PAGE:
The beauty behind the melancholy of Morrissey

“that people throughout history have experienced the passions, the loves and the hates”

There is undeniably something intrinsically beautiful about the ability of an artistic medium to convey pathos in its most raw and untempered form. The soul tingling emotion that can be evoked through song, the identity depleting compassion that a scene in a movie can engender reminds us that passion and sentiment are universal qualities of the human condition, the aspects of human life that are perhaps most truly humane.

I was reminded of this whilst watching the spoken word promotion for Morrissey’s new solo album that will be released in a couple of weeks. The song holds the emphatically melancholic title of ‘Earth is the Loneliest Planet’ and Morrisey spouting laconic, Eliot-esque lyrics such as ‘Day after day you say “one day one day”’ with the bleary eyed wistfulness so characteristic of the Mancunian pop icon. At a glance such blatant morosity perhaps appears contrived, a cheap attempt of the aging Morrissey to recapture the beautifully eerie gloom that flowed through the music of the Smiths. However, in answer to this accusation my mind recalls Morrissey’s appearance on the Jonathon Ross show back in 2004. When asked about his trademark limb flailingly chaotic stage presence Morrisey took issue with it being described as a ‘performance’. This was because, for Morrissey, the term implies an intrinsic distinction between performer and what is being performed. This is because a performance could be described as a mode of being emulated by a person to convey a particular idea of beauty to an audience. For example, a dancer might follow a predetermined set of steps and body movements in order to express the delicate beauty of, for example, a Swan. However, for Morrissey, to sing his own lyrics, and to move whilst they were being sung, was, for him, intrinsically an expression of his own self in its most pure form.

Indeed, this understanding of an artist’s appreciation of their own work arguably sheds light on the universal human passion for melody, rhythm and masterful lyricism. This is because I would argue that the point at which an art form reaches its consummate level of profundity is when an individual’s experience of it takes the form of an encounter. What I mean by this is that the individual is confronted with something completely real. The artist is holding nothing back and is giving the totality of him/herself to the listener through the artistic medium. It is the very unalloyed nature of this action that allows it to engender such a powerful response in people: empowering, enlightening and assuring through the knowledge that across the boundaries of time and space there have always existed kindred spirits. In other words, the knowledge that is imparted through the encounter with real artistic expression should suggest that the world is really not such a lonely place; that people throughout history have experienced the passions, the loves and the hates that every human being goes through on the emotionally perilous journey that is life.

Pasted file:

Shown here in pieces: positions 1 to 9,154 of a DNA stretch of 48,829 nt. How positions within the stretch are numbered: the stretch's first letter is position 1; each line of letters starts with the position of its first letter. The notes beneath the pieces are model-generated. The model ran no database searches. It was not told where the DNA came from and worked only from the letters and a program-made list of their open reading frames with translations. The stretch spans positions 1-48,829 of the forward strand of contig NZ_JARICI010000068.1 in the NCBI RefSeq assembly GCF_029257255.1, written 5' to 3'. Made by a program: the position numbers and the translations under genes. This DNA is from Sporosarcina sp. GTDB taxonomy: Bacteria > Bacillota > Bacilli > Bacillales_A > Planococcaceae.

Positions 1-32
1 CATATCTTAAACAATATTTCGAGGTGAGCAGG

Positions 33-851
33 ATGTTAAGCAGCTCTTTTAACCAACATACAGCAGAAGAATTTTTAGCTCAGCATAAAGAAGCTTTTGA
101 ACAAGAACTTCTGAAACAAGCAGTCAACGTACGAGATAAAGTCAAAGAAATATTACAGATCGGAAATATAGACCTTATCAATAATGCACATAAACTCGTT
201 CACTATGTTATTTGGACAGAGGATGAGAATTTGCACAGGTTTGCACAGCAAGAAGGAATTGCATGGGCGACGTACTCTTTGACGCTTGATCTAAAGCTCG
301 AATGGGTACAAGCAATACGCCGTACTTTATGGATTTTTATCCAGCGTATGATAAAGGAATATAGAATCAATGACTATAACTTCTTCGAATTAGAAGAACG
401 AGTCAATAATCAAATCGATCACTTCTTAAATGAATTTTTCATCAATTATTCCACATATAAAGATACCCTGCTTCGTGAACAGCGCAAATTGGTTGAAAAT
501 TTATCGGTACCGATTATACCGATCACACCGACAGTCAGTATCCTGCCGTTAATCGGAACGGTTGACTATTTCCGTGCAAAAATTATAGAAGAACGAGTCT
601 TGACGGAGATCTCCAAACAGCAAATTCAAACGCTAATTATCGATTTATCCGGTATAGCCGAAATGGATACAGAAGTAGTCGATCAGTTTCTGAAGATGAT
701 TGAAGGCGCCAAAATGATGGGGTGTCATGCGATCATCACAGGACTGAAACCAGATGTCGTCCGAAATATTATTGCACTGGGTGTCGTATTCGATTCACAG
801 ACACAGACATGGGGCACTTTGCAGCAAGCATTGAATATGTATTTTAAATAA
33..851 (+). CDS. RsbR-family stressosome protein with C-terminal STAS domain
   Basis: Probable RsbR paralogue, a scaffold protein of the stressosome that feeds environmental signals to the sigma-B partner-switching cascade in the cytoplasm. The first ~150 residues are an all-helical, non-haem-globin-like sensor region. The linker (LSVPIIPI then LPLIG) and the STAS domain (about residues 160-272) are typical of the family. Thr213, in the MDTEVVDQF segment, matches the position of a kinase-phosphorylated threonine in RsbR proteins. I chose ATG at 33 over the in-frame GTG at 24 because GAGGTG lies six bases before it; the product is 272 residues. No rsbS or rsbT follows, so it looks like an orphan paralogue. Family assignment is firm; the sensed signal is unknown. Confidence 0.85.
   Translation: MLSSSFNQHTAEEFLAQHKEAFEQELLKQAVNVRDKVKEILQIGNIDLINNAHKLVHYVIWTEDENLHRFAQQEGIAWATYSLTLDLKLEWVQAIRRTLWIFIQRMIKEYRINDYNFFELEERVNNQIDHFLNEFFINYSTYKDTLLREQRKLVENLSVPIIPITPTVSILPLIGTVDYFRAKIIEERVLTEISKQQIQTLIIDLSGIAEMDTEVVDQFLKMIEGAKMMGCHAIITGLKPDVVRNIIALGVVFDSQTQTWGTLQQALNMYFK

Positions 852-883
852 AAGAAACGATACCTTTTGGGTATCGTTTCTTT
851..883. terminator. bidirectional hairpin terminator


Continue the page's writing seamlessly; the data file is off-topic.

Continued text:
This will probably be the last time this column will be updated, as I will soon be moving away from Durham. It in some respects encapsulates the essence of what these articles have been about: an attempt to articulate how and in what sense an art form can utter the truth. For it is not the explicit content of a song or the societal valuation of the medium that is important, rather it is the ability of the art form to convey human emotion, to express pain, joy, ecstasy, disappointment and whatever else that establishes its true value. Because the only thing that an individual can know for certain is what he is feeling.

Jas Chana

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